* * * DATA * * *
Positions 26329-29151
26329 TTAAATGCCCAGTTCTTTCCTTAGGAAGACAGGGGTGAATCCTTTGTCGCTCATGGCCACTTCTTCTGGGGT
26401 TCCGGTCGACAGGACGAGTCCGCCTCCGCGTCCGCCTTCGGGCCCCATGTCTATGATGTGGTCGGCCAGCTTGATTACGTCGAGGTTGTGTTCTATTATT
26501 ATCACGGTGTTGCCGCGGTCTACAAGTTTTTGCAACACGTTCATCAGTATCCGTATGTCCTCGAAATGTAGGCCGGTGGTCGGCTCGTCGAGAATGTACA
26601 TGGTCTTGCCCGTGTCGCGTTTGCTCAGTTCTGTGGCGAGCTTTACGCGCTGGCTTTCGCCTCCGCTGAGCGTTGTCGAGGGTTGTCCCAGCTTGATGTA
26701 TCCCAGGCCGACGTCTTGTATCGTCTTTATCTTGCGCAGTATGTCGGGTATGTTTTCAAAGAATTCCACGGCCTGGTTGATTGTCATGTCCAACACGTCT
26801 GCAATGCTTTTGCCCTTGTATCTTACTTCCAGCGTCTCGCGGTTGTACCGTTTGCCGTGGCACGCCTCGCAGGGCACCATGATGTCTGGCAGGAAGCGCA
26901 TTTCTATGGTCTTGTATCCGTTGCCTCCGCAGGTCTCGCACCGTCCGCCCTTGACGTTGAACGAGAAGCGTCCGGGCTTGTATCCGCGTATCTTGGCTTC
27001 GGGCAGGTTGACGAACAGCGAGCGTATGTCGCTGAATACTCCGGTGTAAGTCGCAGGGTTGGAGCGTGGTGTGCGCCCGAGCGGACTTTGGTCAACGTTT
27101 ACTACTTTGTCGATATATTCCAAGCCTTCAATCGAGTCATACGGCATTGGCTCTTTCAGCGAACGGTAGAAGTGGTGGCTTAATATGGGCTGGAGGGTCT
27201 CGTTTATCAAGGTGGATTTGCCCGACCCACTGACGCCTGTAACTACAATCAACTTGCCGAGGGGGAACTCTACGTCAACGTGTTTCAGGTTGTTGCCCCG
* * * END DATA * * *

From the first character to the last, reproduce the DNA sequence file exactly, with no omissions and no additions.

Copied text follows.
Positions 26329-29151
26329 TTAAATGCCCAGTTCTTTCCTTAGGAAGACAGGGGTGAATCCTTTGTCGCTCATGGCCACTTCTTCTGGGGT
26401 TCCGGTCGACAGGACGAGTCCGCCTCCGCGTCCGCCTTCGGGCCCCATGTCTATGATGTGGTCGGCCAGCTTGATTACGTCGAGGTTGTGTTCTATTATT
26501 ATCACGGTGTTGCCGCGGTCTACAAGTTTTTGCAACACGTTCATCAGTATCCGTATGTCCTCGAAATGTAGGCCGGTGGTCGGCTCGTCGAGAATGTACA
26601 TGGTCTTGCCCGTGTCGCGTTTGCTCAGTTCTGTGGCGAGCTTTACGCGCTGGCTTTCGCCTCCGCTGAGCGTTGTCGAGGGTTGTCCCAGCTTGATGTA
26701 TCCCAGGCCGACGTCTTGTATCGTCTTTATCTTGCGCAGTATGTCGGGTATGTTTTCAAAGAATTCCACGGCCTGGTTGATTGTCATGTCCAACACGTCT
26801 GCAATGCTTTTGCCCTTGTATCTTACTTCCAGCGTCTCGCGGTTGTACCGTTTGCCGTGGCACGCCTCGCAGGGCACCATGATGTCTGGCAGGAAGCGCA
26901 TTTCTATGGTCTTGTATCCGTTGCCTCCGCAGGTCTCGCACCGTCCGCCCTTGACGTTGAACGAGAAGCGTCCGGGCTTGTATCCGCGTATCTTGGCTTC
27001 GGGCAGGTTGACGAACAGCGAGCGTATGTCGCTGAATACTCCGGTGTAAGTCGCAGGGTTGGAGCGTGGTGTGCGCCCGAGCGGACTTTGGTCAACGTTT
27101 ACTACTTTGTCGATATATTCCAAGCCTTCAATCGAGTCATACGGCATTGGCTCTTTCAGCGAACGGTAGAAGTGGTGGCTTAATATGGGCTGGAGGGTCT
27201 CGTTTATCAAGGTGGATTTGCCCGACCCACTGACGCCTGTAACTACAATCAACTTGCCGAGGGGGAACTCTACGTCAACGTGTTTCAGGTTGTTGCCCCG